Go to contents

[Opinion] The Post-Kyoto Protocol

Posted December. 04, 2007 04:15,   


The 13th Conference of Parties to the United Nations Framework Convention on Climate Change began on the Indonesian island of Bali Monday. In the two-week meeting, some 10,000 attendees, including government delegates from 190 countries, NGO officials, industry lobbyists and reporters are expected to have a heated debate on ways to reduce greenhouse gas emissions. The conference is crucial because it will provide a framework for a new emissions reduction program that will replace the Kyoto Protocol that is set to expire in 2012.

Ivo de Boer, executive secretary of the United Nations Framework on Climate Change, who is presiding over the conference, said, “The science of climate change is clear. Now we need a political answer.” However, the prospects for the conference are not very bright. There are two main points of the debate. The first is whether to make emission reductions an obligation or not. The second is whether to require developing countries to reduce their emissions. Both are difficult issues because they involve conflicting national interests.

After refusing to ratify the Kyoto treaty in 1997, the U.S. made it clear that it opposes any form of emissions reduction quota. President Bush has also drawn a line, saying, “We should emit less, but not in a way that undermines economic growth.” China, which passed the U.S. to become the world’s largest emitter, and India, whose economy is growing at breakneck speed, claim that advanced countries should take more responsibility. Chinese Premier Won Jiabao said, “Rich countries should make a greater effort to cut emissions.”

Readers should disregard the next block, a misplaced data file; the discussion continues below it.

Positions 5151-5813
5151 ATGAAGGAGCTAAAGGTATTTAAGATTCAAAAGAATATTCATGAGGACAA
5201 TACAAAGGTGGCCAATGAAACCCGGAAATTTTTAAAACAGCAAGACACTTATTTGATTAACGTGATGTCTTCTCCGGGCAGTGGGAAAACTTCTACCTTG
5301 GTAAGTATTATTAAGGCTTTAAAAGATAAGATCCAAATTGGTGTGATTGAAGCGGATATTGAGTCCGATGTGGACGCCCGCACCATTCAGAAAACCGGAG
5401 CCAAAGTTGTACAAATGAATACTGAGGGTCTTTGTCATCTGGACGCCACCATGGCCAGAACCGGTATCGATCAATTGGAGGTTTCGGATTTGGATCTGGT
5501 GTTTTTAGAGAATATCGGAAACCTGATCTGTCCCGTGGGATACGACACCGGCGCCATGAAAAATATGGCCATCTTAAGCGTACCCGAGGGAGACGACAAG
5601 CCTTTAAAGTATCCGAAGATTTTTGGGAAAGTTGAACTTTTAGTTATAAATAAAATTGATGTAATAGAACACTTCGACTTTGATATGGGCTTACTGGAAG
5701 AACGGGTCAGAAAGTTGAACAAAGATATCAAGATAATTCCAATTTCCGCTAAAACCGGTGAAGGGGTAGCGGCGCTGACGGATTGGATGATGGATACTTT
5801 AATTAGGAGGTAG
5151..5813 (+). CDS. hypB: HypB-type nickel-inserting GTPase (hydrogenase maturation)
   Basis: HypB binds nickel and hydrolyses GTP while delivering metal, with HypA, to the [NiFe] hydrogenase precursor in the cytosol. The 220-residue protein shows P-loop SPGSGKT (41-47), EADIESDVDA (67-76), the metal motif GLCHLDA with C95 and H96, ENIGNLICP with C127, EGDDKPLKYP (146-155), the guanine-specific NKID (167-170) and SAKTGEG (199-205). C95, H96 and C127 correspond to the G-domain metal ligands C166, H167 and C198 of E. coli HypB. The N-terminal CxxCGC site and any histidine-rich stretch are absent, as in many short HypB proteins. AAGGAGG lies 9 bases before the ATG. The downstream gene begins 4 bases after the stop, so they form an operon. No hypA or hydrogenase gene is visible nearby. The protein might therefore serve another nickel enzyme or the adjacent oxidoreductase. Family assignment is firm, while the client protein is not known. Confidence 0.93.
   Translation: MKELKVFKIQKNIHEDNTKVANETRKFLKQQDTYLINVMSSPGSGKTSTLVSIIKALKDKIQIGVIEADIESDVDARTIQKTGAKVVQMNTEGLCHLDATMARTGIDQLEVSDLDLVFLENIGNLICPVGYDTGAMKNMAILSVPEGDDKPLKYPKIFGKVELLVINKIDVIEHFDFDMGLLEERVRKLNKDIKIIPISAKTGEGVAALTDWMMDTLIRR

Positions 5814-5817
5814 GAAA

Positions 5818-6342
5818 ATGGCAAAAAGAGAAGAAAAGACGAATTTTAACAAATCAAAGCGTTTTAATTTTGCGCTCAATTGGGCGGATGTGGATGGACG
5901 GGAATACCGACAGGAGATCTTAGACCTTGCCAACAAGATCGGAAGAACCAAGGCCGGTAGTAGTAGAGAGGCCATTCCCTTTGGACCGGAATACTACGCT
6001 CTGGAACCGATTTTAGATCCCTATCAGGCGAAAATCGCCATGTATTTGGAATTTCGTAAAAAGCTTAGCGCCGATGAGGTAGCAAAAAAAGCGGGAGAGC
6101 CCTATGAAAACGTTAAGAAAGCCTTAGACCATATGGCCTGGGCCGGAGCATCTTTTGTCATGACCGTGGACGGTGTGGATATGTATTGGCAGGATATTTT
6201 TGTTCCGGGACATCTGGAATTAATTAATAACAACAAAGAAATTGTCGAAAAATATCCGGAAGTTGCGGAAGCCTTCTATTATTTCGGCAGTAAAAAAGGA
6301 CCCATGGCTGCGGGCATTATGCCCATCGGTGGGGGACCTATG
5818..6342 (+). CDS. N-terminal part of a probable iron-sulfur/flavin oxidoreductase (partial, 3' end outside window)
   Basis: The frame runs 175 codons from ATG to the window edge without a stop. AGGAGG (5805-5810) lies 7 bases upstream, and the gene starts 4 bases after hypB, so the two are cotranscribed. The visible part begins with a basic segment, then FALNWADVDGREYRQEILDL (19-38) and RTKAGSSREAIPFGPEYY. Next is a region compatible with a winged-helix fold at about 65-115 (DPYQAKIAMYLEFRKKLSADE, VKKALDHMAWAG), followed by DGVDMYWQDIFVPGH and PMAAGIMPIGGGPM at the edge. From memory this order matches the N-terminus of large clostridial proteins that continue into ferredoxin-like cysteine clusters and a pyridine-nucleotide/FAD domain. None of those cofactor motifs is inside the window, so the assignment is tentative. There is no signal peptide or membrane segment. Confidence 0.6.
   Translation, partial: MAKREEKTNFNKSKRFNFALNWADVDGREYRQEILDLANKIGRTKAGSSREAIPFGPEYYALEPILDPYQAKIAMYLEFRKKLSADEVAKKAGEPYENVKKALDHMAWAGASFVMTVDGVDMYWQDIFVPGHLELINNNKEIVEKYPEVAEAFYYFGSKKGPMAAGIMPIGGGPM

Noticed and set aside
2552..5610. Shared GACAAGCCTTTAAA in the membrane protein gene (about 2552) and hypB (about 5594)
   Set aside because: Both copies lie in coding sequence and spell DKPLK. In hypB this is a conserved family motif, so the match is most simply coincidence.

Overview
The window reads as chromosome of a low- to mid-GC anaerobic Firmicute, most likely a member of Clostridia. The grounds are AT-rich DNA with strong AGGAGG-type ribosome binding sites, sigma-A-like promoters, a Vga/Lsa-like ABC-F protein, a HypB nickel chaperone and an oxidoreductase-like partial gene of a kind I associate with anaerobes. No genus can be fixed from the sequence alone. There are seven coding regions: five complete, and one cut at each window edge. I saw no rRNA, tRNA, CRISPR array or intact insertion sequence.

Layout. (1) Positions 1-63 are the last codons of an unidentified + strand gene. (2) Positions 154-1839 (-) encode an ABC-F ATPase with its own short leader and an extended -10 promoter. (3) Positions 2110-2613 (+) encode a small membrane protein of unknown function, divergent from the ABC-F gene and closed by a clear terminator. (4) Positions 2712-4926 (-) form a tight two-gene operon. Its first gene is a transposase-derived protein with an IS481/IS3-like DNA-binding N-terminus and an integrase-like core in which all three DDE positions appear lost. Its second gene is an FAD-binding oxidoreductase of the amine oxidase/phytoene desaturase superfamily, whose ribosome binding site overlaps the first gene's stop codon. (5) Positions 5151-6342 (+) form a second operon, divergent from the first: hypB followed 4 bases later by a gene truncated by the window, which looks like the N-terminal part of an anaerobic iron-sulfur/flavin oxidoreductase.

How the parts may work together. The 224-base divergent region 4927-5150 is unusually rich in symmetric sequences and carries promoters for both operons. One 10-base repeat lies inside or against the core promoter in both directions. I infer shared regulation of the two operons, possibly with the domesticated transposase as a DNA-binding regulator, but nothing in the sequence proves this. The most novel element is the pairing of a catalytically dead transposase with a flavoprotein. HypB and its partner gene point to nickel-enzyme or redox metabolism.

Korea’s strategy as the world’s ninth largest emitter is to secure its national interests as much as possible in this kind of power game. Environment Minister Lee Gyu-yong said in a briefing Monday, “We will actively participate in the global effort to reduce greenhouse gas emissions. But we cannot accept a mandatory emissions reduction like the Kyoto Protocol.” It supports China in arguing that advanced countries should shoulder greater responsibility for emissions reduction, while supporting the U.S. in claiming that emissions reduction should be left in the hands of the market. Korea is beginning to thread carefully in a long journey to a “post-Kyoto” deal.

Chung Sung-hee, Editorial Writer, shchung@donga.com